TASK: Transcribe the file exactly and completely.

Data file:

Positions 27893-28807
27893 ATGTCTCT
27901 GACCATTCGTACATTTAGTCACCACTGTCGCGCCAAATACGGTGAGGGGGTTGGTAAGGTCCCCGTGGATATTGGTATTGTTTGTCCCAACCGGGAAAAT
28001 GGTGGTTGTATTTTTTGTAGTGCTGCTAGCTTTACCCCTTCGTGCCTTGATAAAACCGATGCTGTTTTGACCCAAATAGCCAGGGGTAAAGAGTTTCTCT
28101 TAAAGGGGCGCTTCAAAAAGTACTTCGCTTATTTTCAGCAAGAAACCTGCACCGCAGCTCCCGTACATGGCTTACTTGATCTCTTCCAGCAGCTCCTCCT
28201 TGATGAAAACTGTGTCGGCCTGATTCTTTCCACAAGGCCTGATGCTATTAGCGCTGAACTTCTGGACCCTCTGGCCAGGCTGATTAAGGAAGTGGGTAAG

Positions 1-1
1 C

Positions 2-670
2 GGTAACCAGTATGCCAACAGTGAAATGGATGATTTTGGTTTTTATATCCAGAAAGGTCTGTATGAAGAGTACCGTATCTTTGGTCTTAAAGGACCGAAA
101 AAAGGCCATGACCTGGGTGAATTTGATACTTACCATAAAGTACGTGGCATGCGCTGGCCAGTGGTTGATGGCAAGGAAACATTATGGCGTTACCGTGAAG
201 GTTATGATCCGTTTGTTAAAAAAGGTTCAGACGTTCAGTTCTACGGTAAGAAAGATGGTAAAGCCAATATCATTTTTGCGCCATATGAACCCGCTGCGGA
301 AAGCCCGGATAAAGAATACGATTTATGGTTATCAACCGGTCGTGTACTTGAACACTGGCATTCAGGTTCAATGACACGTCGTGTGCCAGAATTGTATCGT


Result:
Positions 27893-28807
27893 ATGTCTCT
27901 GACCATTCGTACATTTAGTCACCACTGTCGCGCCAAATACGGTGAGGGGGTTGGTAAGGTCCCCGTGGATATTGGTATTGTTTGTCCCAACCGGGAAAAT
28001 GGTGGTTGTATTTTTTGTAGTGCTGCTAGCTTTACCCCTTCGTGCCTTGATAAAACCGATGCTGTTTTGACCCAAATAGCCAGGGGTAAAGAGTTTCTCT
28101 TAAAGGGGCGCTTCAAAAAGTACTTCGCTTATTTTCAGCAAGAAACCTGCACCGCAGCTCCCGTACATGGCTTACTTGATCTCTTCCAGCAGCTCCTCCT
28201 TGATGAAAACTGTGTCGGCCTGATTCTTTCCACAAGGCCTGATGCTATTAGCGCTGAACTTCTGGACCCTCTGGCCAGGCTGATTAAGGAAGTGGGTAAG

Positions 1-1
1 C

Positions 2-670
2 GGTAACCAGTATGCCAACAGTGAAATGGATGATTTTGGTTTTTATATCCAGAAAGGTCTGTATGAAGAGTACCGTATCTTTGGTCTTAAAGGACCGAAA
101 AAAGGCCATGACCTGGGTGAATTTGATACTTACCATAAAGTACGTGGCATGCGCTGGCCAGTGGTTGATGGCAAGGAAACATTATGGCGTTACCGTGAAG
201 GTTATGATCCGTTTGTTAAAAAAGGTTCAGACGTTCAGTTCTACGGTAAGAAAGATGGTAAAGCCAATATCATTTTTGCGCCATATGAACCCGCTGCGGA
301 AAGCCCGGATAAAGAATACGATTTATGGTTATCAACCGGTCGTGTACTTGAACACTGGCATTCAGGTTCAATGACACGTCGTGTGCCAGAATTGTATCGT